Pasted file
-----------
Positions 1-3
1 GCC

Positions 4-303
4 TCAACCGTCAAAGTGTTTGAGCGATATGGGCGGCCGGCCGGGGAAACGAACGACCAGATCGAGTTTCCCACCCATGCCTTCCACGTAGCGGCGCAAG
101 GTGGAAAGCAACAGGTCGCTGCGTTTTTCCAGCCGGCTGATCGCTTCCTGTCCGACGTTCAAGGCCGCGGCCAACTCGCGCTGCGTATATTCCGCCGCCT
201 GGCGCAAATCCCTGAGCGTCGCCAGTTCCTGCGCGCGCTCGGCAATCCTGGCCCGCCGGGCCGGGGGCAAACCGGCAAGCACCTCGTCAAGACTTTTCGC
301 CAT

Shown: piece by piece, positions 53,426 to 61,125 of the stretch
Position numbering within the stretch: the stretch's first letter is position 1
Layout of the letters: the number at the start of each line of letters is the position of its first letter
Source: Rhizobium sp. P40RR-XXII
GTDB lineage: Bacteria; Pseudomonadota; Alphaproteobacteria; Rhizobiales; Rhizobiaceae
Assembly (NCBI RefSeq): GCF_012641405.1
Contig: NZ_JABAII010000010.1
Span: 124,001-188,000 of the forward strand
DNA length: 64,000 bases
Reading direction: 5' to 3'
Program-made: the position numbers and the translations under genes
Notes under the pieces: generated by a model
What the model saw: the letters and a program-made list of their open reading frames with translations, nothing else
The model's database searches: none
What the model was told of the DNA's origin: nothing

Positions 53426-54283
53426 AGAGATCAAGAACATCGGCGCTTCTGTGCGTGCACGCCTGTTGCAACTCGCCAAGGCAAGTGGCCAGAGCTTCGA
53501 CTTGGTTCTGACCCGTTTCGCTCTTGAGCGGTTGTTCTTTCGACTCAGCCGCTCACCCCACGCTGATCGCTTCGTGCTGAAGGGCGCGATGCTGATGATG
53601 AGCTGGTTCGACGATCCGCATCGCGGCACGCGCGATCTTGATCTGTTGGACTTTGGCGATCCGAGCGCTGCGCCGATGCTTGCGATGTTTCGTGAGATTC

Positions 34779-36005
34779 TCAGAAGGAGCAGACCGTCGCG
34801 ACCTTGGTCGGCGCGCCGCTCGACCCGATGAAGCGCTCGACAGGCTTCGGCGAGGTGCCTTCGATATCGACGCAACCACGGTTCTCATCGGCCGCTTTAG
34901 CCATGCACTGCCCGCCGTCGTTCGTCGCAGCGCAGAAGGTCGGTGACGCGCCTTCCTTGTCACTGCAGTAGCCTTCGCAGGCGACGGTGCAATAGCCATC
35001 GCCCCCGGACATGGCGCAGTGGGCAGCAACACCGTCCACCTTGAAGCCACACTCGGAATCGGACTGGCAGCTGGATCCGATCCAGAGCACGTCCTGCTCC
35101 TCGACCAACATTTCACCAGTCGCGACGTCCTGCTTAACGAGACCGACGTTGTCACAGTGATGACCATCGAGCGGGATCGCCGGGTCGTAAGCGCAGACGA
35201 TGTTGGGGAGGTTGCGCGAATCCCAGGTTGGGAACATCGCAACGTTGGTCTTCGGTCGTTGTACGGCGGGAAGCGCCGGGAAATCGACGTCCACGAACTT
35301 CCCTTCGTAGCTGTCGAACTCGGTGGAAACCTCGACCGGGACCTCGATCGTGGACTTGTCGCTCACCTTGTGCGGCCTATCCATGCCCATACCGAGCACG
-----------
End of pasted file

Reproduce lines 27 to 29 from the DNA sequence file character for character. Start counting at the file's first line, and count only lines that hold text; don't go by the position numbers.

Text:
Positions 34779-36005
34779 TCAGAAGGAGCAGACCGTCGCG
34801 ACCTTGGTCGGCGCGCCGCTCGACCCGATGAAGCGCTCGACAGGCTTCGGCGAGGTGCCTTCGATATCGACGCAACCACGGTTCTCATCGGCCGCTTTAG